Take steps before, during, and after a disaster to keep your business running, even if you and your employees can’t get to your normal worksite.

If your facility is damaged, how will you continue to operate? Taking steps to protect your building and its contents ahead of time can get you back into your facility faster. Alternate worksites, telecommuting, even working from a vehicle are all potential solutions, but need planning ahead of time to make them successful.


Mitigation is the process of protecting your property by reducing the impact that disasters will have. Research shows that every dollar spent on mitigation ahead of time saves four dollars when disaster strikes. Decide how much you can invest now and develop a plan to keep investing over time. Even if you can’t do everything, every small step you can take can make your business more resilient.

If you own the building, talk to a contractor about the cost of structural mitigation like earthquake or flood retrofitting, hurricane shutters or fire suppression systems. Plan for those as capital improvements are made in the future.

If you don’t own the building your business is in, talk to the building owner about mitigation. They are protecting their own business assets by mitigating, as well as yours.

There are many things you can do that are less costly, but that can provide big savings in prevented damage.

For example:

  1. Make sure there are working fire extinguishers throughout your facility and that staff is trained in how and when to use them. Make sure everyone also understands when a fire is too big to try to use a fire extinguisher. Contact your local fire department and see if they can offer any training.
    • Visit http://www.usfa.fema.gov/ for information on fire safety and training
    • Visit https://www.osha.gov/SLTC/firesafety/index.html for OSHA fire safety requirements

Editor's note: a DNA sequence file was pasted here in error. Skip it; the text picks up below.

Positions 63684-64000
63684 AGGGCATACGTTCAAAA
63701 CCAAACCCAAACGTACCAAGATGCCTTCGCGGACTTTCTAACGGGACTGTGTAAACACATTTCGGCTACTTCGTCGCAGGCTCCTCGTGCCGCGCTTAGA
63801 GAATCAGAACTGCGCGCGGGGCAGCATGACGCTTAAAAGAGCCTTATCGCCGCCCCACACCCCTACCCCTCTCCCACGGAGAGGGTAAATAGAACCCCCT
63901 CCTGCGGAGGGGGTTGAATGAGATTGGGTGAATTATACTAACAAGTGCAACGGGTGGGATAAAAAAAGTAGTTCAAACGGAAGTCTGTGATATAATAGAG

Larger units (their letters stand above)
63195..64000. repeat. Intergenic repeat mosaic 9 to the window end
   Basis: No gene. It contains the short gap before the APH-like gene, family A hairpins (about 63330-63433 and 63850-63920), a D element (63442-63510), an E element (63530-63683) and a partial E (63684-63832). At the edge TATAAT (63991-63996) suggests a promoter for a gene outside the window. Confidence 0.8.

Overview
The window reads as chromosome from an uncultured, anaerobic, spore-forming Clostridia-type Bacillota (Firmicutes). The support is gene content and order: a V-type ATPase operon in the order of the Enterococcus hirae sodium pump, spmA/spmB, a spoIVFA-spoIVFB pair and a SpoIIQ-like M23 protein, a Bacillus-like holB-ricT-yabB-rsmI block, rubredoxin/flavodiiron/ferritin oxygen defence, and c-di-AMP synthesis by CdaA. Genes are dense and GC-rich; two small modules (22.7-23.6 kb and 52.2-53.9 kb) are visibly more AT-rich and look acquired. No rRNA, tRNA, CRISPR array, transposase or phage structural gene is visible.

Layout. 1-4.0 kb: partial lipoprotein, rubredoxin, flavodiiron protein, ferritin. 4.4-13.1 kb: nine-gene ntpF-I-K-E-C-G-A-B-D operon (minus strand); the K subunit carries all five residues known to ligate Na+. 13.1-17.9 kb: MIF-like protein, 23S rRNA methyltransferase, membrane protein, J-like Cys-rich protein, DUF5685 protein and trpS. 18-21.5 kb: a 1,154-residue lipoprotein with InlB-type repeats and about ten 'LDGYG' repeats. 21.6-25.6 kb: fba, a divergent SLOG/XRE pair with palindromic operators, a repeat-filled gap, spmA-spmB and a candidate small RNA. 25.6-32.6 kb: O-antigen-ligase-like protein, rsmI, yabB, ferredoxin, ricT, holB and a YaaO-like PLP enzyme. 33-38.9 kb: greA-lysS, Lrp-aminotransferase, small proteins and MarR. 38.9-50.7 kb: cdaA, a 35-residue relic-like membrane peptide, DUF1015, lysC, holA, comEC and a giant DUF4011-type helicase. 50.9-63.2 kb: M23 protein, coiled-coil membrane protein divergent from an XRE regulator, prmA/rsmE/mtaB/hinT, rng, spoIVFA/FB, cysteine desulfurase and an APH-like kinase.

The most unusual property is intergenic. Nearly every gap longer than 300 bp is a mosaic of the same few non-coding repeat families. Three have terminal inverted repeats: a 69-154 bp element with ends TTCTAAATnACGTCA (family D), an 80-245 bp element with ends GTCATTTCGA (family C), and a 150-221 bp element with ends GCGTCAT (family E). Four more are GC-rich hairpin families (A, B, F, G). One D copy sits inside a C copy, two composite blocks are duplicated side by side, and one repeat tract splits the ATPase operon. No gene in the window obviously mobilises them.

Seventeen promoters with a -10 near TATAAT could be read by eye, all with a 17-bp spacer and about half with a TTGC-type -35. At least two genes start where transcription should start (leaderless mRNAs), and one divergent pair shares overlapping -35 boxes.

2. Use straps to fasten down shelves, filing cabinets, cubicles, and tabletop equipment to prevent losses in an earthquake or tornado.
    • Visit http://www.fema.gov/earthquake/earthquake-information-businesses-and-other- organizations for information on earthquake safety
    • Visit https://www.osha.gov/dts/weather/tornado/index.html for tornado safety planning.
  3. Install flood drain plugs in floor drains to prevent sanitary or storm sewer backups into your building.
    • Visit https://www.fema.gov/media-library/assets/documents/10618?id=2737 to download a copy of FEMA Guide 551: Selecting Appropriate Mitigation Measures for Floodprone Structures.

Businesses may become inaccessible in a disaster for a number of reasons.

The building itself may be damaged, or damage to the surrounding neighborhood or roads could prevent access. A release of hazardous materials or biohazards could contaminate your building. Power may be out, making it impossible for you to continue to operate from that location.

  • If you can’t get into your building, can you stay in business?
  • Make a plan to relocate your critical operations to another site. Look for sites that will support your critical systems (customer accessibility, phones, computers, internet access, adequate power and workspace, etc.). If you have employees with disabilities, think about what accessibility issues might exist with an alternate site, and what adaptive technology might be needed.
  • Consider allowing employees to work from home. If working from home is an option, plan ahead to make sure staff will have access to the software and systems that they will need to do their jobs.
  • Can your internal email system be accessed from an outside site? What about customer records and other vital information? If not, consider backing up vital records regularly to an outside location. If records are backed up to a server on your site, you may want to consider an alternate back up site anyway, just in case your building is damaged.
  • Moving to a new location is a great opportunity to protect your business from future disasters. Find out whether prospective sites are in the floodplain by calling your local Planning or Emergency Management office. Ask your realtor to find out if the building has ever been affected by disaster before.
  • If you are leasing, make sure the lease clearly states who is responsible for damage to the building and for providing insurance. If there is flood insurance on the building, find out if it covers contents as well as for the building itself.
  • If the lease binds you to the property even when damaged, don’t sign. Make sure you can be released from the lease if the building is damaged, or if an important adjoining business property (which operates as a magnet) is not repaired with a specified time period (30, 60, or 90 days).
  • When building a new facility or renovating an old one, consider using flood, storm, earthquake and fire-resistant materials as needed based upon your business impact analysis (BIA) risk assessment. Make sure your buildings meet or exceed local building codes for wind resistance. Your investment will pay off in prevented losses in a disaster.

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